The Metropolitan police has been accused of trying to silence a vital voice of criticism on diversity by cutting funding for its association of black officers.
Plans drawn up for the force would see the Metropolitan Black Police Association lose all three of its full-time staff in the name of cost-cutting.
One BPA founder member, Leroy Logan, attacked the proposal as “the biggest threat to the race equality agenda in the Met”.
He said of the plans: “They are taking their only critical friend and gagging them.”
The Met BPA helps officers suffering from discrimination at work, and says it also helps the force’s relations with London’s black communities.
The proposals follow an internal and external review, with the latter conducted by consultants Ernst & Young. But even supporters accept that the plans risk the “perception the Met is undervaluing underrepresented staff”, documents outlining the proposals say.
The Guardian has learned that under the plans, white senior officers – rather than more junior black officers – could represent the concerns of black officers at high-level meetings.
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One document explaining the plans says staff support associations, such as the BPA, “should have an executive sponsor from the senior leadership team … to represent their views, act as a spokesperson and role model, and drive progress.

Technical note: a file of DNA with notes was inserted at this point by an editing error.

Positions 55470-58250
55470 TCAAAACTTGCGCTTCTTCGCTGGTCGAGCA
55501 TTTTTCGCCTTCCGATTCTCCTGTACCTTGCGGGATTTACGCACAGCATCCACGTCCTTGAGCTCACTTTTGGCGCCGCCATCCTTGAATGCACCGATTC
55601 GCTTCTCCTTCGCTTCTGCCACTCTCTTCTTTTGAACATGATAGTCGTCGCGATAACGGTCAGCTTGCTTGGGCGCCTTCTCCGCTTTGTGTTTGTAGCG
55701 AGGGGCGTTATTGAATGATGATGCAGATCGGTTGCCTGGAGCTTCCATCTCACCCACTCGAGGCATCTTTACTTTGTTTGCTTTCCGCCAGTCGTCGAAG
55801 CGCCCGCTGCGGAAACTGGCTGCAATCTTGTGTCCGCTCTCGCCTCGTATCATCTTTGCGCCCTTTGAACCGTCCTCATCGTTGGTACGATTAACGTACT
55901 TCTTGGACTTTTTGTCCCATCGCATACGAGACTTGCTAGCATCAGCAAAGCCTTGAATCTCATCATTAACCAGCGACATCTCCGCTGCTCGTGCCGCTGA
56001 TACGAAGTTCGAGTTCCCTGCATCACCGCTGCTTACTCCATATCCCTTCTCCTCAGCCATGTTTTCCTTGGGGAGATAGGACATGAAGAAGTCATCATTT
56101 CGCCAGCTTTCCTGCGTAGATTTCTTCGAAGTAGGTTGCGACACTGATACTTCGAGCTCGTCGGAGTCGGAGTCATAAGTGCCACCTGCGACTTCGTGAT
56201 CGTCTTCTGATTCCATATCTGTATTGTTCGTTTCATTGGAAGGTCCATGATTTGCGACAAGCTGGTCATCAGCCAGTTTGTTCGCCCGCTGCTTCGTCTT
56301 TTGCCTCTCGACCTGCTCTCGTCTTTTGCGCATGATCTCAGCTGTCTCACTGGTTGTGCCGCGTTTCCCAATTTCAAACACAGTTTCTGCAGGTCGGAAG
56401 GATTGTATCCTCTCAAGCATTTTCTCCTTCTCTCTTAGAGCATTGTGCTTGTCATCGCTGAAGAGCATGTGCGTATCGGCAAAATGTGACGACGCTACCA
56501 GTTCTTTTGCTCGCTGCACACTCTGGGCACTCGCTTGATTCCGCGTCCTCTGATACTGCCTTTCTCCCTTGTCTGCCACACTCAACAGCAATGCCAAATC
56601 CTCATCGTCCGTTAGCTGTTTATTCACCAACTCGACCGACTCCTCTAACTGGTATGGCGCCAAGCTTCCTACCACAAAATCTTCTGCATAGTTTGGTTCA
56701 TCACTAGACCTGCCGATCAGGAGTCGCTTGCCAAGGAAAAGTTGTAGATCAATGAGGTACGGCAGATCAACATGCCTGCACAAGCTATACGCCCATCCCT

“The executive sponsor should not necessarily directly identify with the protected characteristic represented by Staff Support Association members in order to increase visibility across the MPS [Metropolitan police service].”
The row presents an unwelcome early challenge for incoming commissioner Cressida Dick, who has previously said she is a champion of the Met’s long-running fight to stamp out prejudice in the ranks.
Sgt Janet Hills, chair of the Met BPA, urged Dick to intervene. “The rationale is flawed,” she said.
“They are trying to silence a critic – we are a voice of difference which does not always follow the party line. The new commissioner should revisit these plans.”
The Met says it is committed to diversity and denies a clampdown on internal criticism. It says its management board approved the needs for reform to bodies like the BPA weeks ago and says it hopes to save money, while doing better on diversity.
It adds that the force is trying to find savings of £400m by 2020. Final details are being hammered out and savings may run into the hundreds of thousands of pounds.